Serving Cyclists in the
Mid-Atlantic States

Nothing “Ordinary” About this Race

By Neil Sandler

Eric Rhodes, above and right

Eric Rhodes, crisply dapper in white pressed shirt and neatly tied bow tie, is beside himself with enthusiasm.

The popularity of high wheel bike racing, his passion in life (besides his wife Jeanne and their two young children) is exploding worldwide.  The number of races around the planet has almost doubled since he created America’s only event of its kind three years ago in Frederick, Md.

Yes, this year there’s a new race in Europe (Belgium to be exact) and another in Australia.  So, there is now a whopping total of seven penny farthing (the English slang for high wheel bicycles, named for the size of the English coin the large penny and the tiny farthing) races globally, but still only one in the U.S.  His!  

In the 1880s, high wheelers were also called “ordinaries” to distinguish them from the newly invented chain driven bikes which were first called “safeties,” since they were safer to ride than ordinaries. Back in the beginning high wheel bikes cost about $130, which was comparable to about three months of a typical American’s salary… a true luxury.  Participants in the race in Frederick ride both authentic bikes and replicas.  One of the events sponsors Rideable Bicycle Replicas is one of three reproduction manufacturers in the U.S.

The Frederick Clustered Spires High Wheel Race (www.highwheelrace.com) has captured the imagination of this upcoming arts community, which closes down the trendy downtown restaurant district to host it the third Saturday in August (August 16th this year) coinciding with the fifth annual Tour de Frederick bicycling weekend, www.tourdefrederick.com, which was created and is sponsored by Spokes Magazine, on behalf of the local Boys and Girls Club. For more, click on picture of "Current Issue," top left....................................................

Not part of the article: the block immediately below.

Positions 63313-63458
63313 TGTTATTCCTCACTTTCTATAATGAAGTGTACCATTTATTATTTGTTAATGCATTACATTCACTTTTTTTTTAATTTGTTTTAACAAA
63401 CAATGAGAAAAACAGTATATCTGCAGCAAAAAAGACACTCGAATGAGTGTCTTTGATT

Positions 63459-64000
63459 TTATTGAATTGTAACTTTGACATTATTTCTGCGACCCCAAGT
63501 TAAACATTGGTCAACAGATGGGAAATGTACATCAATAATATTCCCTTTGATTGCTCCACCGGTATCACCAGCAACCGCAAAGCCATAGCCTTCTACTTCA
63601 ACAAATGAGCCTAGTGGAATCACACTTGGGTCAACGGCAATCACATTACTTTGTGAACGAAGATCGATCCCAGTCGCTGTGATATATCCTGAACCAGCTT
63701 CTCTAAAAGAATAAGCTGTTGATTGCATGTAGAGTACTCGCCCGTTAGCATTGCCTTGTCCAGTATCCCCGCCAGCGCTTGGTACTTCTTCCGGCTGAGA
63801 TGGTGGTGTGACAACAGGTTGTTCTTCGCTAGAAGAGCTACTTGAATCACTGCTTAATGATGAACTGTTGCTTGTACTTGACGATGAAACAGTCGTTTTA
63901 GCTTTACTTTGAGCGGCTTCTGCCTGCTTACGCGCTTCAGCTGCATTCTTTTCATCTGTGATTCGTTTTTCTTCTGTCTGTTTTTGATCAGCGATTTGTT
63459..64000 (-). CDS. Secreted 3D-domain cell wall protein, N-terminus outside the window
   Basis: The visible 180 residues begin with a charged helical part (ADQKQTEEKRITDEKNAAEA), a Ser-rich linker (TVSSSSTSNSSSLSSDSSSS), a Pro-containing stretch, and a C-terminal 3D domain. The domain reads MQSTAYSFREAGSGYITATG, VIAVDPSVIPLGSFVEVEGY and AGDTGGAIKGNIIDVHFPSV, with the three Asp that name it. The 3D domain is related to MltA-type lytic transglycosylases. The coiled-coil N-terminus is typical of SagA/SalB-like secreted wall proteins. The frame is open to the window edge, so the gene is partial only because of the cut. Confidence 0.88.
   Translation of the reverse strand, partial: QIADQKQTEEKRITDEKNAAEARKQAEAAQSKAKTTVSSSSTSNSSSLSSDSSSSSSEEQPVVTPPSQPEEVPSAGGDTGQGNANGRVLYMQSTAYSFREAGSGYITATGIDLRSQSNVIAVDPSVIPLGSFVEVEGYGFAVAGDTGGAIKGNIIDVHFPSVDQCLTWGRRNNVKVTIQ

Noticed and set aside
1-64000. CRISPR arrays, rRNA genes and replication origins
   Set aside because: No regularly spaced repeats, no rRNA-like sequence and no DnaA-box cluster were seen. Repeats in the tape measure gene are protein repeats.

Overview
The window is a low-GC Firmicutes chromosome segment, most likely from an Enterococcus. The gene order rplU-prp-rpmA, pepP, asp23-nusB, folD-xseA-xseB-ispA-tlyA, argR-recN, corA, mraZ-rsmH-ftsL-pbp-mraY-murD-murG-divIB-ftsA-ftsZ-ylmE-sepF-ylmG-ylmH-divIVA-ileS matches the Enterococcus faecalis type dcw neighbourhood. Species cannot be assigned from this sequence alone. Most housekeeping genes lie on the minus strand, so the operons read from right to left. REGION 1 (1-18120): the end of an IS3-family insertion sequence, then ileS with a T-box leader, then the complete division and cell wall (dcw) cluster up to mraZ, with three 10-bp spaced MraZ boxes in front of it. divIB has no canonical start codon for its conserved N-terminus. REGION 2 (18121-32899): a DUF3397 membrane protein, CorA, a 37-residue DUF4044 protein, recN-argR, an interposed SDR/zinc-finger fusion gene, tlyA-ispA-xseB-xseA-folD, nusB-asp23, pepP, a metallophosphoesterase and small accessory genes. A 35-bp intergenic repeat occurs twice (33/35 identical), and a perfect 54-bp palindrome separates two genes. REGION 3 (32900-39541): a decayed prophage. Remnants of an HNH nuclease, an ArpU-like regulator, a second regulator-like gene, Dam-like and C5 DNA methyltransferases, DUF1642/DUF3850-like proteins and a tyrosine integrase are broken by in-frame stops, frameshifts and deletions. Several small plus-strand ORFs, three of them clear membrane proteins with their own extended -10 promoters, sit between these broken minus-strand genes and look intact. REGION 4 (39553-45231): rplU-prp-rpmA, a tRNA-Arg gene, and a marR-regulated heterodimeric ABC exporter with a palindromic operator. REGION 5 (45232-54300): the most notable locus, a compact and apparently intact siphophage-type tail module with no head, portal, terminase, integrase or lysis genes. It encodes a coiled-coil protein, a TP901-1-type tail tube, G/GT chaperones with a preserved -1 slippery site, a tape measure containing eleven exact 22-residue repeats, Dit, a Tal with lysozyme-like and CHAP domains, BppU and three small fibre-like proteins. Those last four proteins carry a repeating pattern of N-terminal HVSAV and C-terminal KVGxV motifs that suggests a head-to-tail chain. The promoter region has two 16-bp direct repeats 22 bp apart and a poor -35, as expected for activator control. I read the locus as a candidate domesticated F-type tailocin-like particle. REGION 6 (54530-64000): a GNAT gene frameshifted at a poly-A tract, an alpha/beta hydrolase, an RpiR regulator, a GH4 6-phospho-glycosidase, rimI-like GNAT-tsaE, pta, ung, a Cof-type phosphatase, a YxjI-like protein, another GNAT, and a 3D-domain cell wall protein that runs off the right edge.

Pedaling Paradise in Poolesville

by Brenda Ruby

So often when we talk about favorite places to bike, or fantastic multi-day trips, we overlook the tried-and-true routes that have gotten us ready for those "big" rides--the routes and places we return to time and again to enjoy a Saturday morning with nothing on the agenda but cycling for the joy of it.

One area favorite for local cyclists is Poolesville, Maryland. Just west of Germantown, Poolesville and the surrounding hamlets of Seneca, Dickerson, Beallsville, and Boyds in upper Montgomery County comprise some of the sweetest riding around. Here suburban sprawl finds an end in the rolling farmlands and fragrant orchards that seem to pop up around every turn.

The swath of land between I-270 and the Potomac River remains protected and largely undeveloped as part of the Agricultural Reserve, a nationally acclaimed land-use plan established in 1980 by Montgomery County in response to the rapid disappearance of farmland. The result is an abundance of low-traffic, small country roads that wind through centuries-old pastures. In this biker's paradise often the number of cyclists you see will outnumber the cars. It's not uncommon to realize the impeccable stone wall you've decided to take a break next to was built in the mid-19th century.

Because of its location and varied terrain, the Poolesville area, just 30 miles northwest of D.C., is an ideal starting point for many different rides and types of riders; you can plan an orchard-to-orchard tour, ride to (and up!) Sugarloaf Mountain, visit a winery, access the C&O Towpath, or even decide to take a ferry ride to Virginia. Poolesville itself was established in 1867 and sits right in the middle of the 90,000 plus acre Reserve. 

For more, click on picture of "Current Issue," top left....................................................